While the whole world is focused on exploring space and that which lies beyond the stars, with one of the most recent advancements being these high definition photographs of the sun, there are some that are pointing at the things we are yet to know right here on our planet.
The National Ocean Service states that more than 80 percent of our planet’s oceans are still unmapped, unobserved, and unexplored. We’re talking about 361 million square kilometers (139 million square miles) of water that amounts to a bit over 70 percent of the world’s total area.
So, there’s still heaps to explore on our own planet!
Underwater photography professional by the name of Kristian Laine was recently out diving off the coast of Lady Elliot Island in Australia’s Great Barrier Reef. He was taking some shots of the sea creatures there when he stumbled upon such an unusual sight that, at first, he thought his camera was broken.
Bored Panda reached out to Kristian Laine for an interview.
As Laine was photographing a group of male manta rays chasing after a female manta ray, he noticed in his photographs that one was unlike the others. While manta rays are generally black on top and white underneath, this big fish was black on top, but pink underneath.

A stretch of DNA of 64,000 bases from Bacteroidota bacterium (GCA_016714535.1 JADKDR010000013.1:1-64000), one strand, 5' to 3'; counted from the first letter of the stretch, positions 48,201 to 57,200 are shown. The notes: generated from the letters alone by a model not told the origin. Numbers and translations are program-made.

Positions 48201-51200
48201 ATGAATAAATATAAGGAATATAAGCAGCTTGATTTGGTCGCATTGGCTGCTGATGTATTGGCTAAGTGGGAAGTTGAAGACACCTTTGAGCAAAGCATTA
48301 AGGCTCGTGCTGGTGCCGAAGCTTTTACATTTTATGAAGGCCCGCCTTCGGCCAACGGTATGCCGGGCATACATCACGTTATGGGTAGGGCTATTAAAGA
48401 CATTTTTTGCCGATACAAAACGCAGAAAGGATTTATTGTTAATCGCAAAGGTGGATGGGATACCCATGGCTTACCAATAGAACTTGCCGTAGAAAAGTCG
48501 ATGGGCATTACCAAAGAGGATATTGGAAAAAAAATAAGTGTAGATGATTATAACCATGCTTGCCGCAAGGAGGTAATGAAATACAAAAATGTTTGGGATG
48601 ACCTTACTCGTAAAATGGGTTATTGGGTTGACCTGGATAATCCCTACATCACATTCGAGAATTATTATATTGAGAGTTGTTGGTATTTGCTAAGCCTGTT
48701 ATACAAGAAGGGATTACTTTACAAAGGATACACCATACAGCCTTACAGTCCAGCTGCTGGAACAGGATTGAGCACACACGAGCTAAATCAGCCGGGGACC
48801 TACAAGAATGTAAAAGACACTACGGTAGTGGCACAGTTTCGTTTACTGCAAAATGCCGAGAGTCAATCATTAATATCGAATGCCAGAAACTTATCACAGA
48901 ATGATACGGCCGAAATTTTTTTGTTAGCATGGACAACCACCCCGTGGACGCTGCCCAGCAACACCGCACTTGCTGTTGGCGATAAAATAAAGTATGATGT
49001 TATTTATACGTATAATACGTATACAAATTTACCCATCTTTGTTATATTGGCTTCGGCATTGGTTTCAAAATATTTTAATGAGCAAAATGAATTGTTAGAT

“At first, I saw a manta train of 7 manta rays around a bommie at Lady Elliot Island, and they were about 12 meters deep, so I waited for the right moment to hold my breath and dive down,” elaborated Kristian. “When I was eye level with the pink fish,
I was looking through the viewfinder and locked eyes with it. Only when I fired my strobes to take a photo, I noticed its pink skin but had no idea there are any pink mantas in the world. I was confused and thought my strobes were broken or doing something weird.”
Laine explained that he had no idea that these unique animals can be pink. At first, this confusion led him to think that his camera’s strobes were malfunctioning. However, upon closer inspection, it was clear that his eyes weren’t deceiving him—it was an actual pink manta ray, prompting him to take pictures.
“[The pink manta ray] was extremely calm. I remember looking into the huge fish eyes and it felt almost as if it was smiling (or, at least, very friendly). The whole interaction lasted about 20 to 30 minutes.” explained Kristian.
“I dove down multiple times, not really realizing how special the rare animal really is but I accidentally timed my dives in a way that I managed to get about 5 good photos of it interacting in the manta train and chasing the female. I believe at times the pink manta was first or second in line to the female beating other males in order.”
It turns out that the aquatic photographer ran into the rare pink manta ray nicknamed Inspector Clouseau, who is the bumbling detective in the Pink Panther movies. According to National Geographic, the pink manta ray was first spotted back in 2015 by Ryan Jeffery. It is believed to be the only suck manta ray in the world, and the pink animal was sighted no more than 10 times in the last 5 years.
Read more at the Animal On World category.